Morrisons has warned it expects “industry-wide” price rises ahead while reporting half-year results showing a 43% slump in profits
The supermarket chain Morrisons adds its voice to the growing industry warnings of price pressures as a result of the logistics issues that have been widely reported, including the HGV lorry driver shortage.
The UK’s fourth-largest supermarket chain by market share said the hikes were to be “driven by sustained recent commodity price increases and freight inflation, and the current shortage of HGV drivers”.
However, it is expected to help “mitigate” the increase in costs, signalling that the continuing price war in the sector will limit higher prices at tills as the major chains battle the challenge posed by discounters such as Aldi and Lidl.
This comes after industries from pig farming, to fast food restaurants have said that the lack of skilled staff members is disrupting their business. The CBI have said that the staff shortages would harm the UK’s economic recovery following the coronavirus pandemic.
The company, currently at the centre of a takeover battle, said profits over the first half of its financial year to 1 August were damaged by further COVID-19 costs totalling £41m.
It reported £80m of lost earnings from its cafes, fuel and food-to-go as pandemic measures bit and demand remained constrained.
The firm’s bottom line statutory profit before tax figure came in at £82m, compared with £145m in the same six-month period last year, as a result.
Total sales rose by almost 4% to £9.1bn during the period aided by a surge in online sales during the pandemic and its wholesale business.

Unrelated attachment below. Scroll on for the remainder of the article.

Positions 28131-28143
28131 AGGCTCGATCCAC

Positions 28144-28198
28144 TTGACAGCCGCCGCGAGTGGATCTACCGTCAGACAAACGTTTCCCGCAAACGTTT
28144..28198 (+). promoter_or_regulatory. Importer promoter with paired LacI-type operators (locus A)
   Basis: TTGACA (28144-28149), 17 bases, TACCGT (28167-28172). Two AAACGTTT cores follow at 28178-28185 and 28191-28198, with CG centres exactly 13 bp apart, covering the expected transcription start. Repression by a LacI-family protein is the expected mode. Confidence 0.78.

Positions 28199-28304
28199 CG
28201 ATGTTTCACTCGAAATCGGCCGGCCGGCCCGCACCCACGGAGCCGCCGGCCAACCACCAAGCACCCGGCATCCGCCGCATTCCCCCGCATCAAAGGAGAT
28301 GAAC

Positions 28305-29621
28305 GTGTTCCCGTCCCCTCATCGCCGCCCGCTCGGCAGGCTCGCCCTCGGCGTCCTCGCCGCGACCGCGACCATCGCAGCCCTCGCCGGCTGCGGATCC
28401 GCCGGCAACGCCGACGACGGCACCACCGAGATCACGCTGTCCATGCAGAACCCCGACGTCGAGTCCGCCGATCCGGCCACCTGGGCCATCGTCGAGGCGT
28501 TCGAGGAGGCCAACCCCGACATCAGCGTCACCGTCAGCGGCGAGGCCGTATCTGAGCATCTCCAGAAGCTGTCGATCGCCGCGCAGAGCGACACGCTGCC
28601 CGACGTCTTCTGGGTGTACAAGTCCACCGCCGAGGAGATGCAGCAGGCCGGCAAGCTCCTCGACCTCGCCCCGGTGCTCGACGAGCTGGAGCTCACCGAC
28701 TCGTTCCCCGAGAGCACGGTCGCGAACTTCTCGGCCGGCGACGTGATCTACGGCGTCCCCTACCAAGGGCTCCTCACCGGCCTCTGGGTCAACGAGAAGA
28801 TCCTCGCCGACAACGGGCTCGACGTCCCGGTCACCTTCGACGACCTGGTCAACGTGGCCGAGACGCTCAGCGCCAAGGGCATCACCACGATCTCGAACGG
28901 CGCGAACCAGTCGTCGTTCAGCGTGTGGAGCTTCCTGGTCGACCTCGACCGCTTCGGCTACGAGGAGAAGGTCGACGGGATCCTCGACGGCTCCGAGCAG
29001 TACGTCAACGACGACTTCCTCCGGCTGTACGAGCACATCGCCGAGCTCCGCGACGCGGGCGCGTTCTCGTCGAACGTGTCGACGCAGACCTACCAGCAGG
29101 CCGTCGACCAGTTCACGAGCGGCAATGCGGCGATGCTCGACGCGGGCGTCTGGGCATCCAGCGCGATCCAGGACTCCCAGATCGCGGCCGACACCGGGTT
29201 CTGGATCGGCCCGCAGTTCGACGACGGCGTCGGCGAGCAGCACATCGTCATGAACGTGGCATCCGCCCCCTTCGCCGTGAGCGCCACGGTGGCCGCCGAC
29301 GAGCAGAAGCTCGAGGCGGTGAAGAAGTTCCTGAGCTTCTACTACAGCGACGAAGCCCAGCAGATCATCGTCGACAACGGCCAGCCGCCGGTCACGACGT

Morrisons said that online like-for-like sales growth was up 48%, but overall like-for-like sales growth, excluding fuel, declined slightly by 0.3% as competition in the sector continued to bite.
The company told investors that profit guidance for the full 2021-22 year had been maintained, but there would be no interim dividend given the takeover situation.
Morrisons had revealed on Wednesday that it was in talks with the two US private equity suitors and the Takeover Panel, which governs takeover deals, regarding an auction procedure.
However, it may not be needed as the Morrisons board revealed it was to recommend a £7bn bid from Clayton, Dubilier & Rice (CD&R) after rejecting an earlier offer of £5.5bn.
This comes after Boris Johnson is facing disputes with members of his own party over his plans to raise national insurance contributions (NI) of 25 million workers in the UK to raise £10bn to pay for social care for the elderly.
CD&R’s latest offer is worth 285 pence per Morrisons share.
A rival consortium led by Softbank-owned Fortress Investment Group could still trump that bid.
Morrisons shares were trading at almost 293p on Thursday – indicating that investors were clinging to hope of a counter bid.
But John Moore, senior investment manager at Brewin Dolphin, said: “The Morrisons board recommending the 285p per share offer from CD&R should bring a conclusion to the bidding war for the supermarket, which has highlighted the appetite from private equity and trade investors for comparatively cheap UK companies over the last 12 months.”